Checking blade angle Remove thetableinsert, thenbutt a combination square against thesaw bladebetween twoteethasshown. The bladeof thesquare should fit flush against thesawblade. lf thereis a gap between thetwo,rotate thebladeangle adjustment crankuntilthesawblade rests flushagainst thesquare's blade.



themitergauge withthesawtable 1 Aligning I Withthemitergauge outof thetableslot,usea combinationsquare is square to confirm thattheheadof thegauge withtheedgeof thegauge bar.lf it is not,usetheadjustment handle onthegauge to square thetwo.Thenbuttthesquare (above), against thegauge Thebladeof thesquare should fit flushagainst thegauge. lf thereis a gapbetween thetwo, havethegauge machined square at a metalworking shop.

r) Aligning themitergauge withthesawblade L gutta carpenter's square against themitergauge andthe sawbladebetween twoteeth.Thesquare should fit flushagainst thegauge. lf thereisa gapbetween thetwo,loosen theadjust(above)and menthandle onthegauge swivel themiterheadto bringit flushagainst thesquare. Tighten theadjustment handlo nn f hp oarroo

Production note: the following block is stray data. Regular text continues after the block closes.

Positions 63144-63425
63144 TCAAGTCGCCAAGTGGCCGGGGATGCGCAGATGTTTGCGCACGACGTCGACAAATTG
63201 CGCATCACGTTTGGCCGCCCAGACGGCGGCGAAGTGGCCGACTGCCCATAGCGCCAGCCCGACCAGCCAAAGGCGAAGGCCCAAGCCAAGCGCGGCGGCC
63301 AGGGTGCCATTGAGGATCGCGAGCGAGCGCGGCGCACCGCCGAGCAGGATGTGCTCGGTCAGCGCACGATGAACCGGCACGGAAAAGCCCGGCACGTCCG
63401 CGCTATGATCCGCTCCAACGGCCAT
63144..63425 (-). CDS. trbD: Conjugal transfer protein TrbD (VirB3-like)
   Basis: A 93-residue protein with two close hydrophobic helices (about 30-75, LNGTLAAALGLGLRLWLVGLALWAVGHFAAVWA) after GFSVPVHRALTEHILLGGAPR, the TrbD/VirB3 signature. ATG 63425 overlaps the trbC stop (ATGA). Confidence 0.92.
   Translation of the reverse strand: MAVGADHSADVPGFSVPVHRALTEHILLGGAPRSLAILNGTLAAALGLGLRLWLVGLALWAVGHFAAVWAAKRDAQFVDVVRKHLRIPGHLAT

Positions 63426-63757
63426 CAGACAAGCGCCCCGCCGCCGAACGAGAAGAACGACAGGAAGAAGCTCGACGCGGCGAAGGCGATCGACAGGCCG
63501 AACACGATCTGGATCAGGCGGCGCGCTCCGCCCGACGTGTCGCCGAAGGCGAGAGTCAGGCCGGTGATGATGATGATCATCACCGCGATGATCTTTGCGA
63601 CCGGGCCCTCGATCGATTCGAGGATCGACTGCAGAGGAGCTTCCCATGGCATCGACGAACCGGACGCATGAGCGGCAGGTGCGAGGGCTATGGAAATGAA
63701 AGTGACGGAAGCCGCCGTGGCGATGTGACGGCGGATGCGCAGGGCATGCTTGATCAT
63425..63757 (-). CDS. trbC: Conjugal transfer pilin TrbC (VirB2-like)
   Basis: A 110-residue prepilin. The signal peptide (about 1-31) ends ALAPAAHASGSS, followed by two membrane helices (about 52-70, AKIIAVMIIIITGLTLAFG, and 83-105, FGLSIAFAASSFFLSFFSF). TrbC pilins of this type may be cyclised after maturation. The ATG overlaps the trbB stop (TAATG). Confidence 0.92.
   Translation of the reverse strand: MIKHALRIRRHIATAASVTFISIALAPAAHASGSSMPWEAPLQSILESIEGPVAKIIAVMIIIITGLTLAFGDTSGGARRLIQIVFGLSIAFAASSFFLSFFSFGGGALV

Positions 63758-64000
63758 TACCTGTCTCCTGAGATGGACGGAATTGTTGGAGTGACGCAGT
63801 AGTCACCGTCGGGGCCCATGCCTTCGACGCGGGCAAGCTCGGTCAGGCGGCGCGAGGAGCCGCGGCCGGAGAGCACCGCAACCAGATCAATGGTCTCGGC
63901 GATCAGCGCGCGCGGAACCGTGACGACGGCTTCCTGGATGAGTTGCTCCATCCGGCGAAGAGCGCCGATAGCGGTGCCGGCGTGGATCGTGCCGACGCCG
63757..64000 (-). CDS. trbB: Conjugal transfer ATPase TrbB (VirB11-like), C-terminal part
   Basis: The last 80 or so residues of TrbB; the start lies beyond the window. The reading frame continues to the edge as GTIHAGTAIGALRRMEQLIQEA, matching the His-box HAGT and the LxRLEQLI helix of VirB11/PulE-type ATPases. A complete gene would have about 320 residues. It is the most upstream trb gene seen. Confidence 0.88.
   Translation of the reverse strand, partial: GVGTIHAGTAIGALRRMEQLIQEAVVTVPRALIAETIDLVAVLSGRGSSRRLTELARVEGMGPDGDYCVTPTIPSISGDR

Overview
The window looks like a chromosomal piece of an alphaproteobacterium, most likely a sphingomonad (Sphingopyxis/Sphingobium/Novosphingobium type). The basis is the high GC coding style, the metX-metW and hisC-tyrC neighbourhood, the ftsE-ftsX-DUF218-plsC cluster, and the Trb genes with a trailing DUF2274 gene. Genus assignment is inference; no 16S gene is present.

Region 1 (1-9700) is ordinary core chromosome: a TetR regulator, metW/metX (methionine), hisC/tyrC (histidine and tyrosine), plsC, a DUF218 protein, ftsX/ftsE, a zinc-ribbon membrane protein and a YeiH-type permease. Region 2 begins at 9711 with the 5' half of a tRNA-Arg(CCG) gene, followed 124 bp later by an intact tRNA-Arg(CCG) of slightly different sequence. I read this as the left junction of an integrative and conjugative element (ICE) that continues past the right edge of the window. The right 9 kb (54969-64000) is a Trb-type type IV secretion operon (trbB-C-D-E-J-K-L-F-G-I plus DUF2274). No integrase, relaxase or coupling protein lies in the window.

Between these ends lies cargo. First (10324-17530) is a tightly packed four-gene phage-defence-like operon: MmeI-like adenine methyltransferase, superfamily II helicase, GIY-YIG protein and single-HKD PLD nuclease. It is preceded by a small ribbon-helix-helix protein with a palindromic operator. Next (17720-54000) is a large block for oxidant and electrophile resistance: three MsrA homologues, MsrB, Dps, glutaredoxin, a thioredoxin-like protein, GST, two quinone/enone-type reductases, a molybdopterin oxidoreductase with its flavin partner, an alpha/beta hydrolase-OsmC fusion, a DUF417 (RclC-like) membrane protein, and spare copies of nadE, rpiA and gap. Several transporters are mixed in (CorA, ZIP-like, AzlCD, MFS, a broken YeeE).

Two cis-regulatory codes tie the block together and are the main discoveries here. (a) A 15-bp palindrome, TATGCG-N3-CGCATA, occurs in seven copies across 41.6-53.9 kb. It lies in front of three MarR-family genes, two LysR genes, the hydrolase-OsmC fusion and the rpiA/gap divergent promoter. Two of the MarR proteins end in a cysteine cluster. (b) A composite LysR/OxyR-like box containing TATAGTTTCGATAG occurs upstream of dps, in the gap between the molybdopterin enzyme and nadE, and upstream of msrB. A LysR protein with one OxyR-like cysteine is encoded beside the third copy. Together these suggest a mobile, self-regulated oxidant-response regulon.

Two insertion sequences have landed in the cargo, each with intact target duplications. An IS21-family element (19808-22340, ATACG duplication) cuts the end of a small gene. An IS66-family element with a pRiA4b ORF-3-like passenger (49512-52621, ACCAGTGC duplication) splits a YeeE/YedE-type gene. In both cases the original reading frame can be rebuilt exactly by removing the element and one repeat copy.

lllllllrillllllll]tll]llillrllflllllllllllllllllfitlllllllltlllllll lll ?HO?Tt?

Miter qau4eolot

Aligning theripfence Settheripfencealongside themiter gauge slot.lf thereisanygapbetween thetwo,alignthefence following the manual instructions. owner's Onthe model shown, turntheadjustment boltat thefrontof thetablewitha hexwrench.

Fixinga looee miter 6au4e ToeliminaLe excessive side-to' eideVlayof the miNerqauqein its sloL, removeNheqauqefrom LheNableand Vlacethe bar edqe-uV on a board, Uoea ball-peen h a m m ear n d a VrickpunchNo eLrikeNheedgeof patLhebar in a oNagqered Lerneveryinchalongit.Thie willraisebumpoon lhe edqeof the bar and resulf,in a tiqhterfi| in NhesloL,lf Lhefit io too Liqht,file lhe bumpedown a9 nece56ary.


SAFETY Q afetyisasmucha matterof attitude r.J andcommonsenseascorrecttechnique. The table saw is a powerful machine;all the safetydevicesin the world will not makeup for a cavalierattiOn the tude or rloppywork practices. otherhand,a woodworkershouldnot approacha tablesawwith trepidation;a timid operator,someonereluctantto hold a workpiecefirmly whiiecuttingit,

worker. facesasmanyrisksasa careless stemCautionmixedwith confidence ming from an understanding of the machineandthetaskat handshouldbe the woodworker'sguide. Readthe owner'smanualsupplied with your saw.Beforestartinga job, makesureyouknowhowto usethesafeto protect ty accessories thataredesigned injurieswhileoperatyou from specific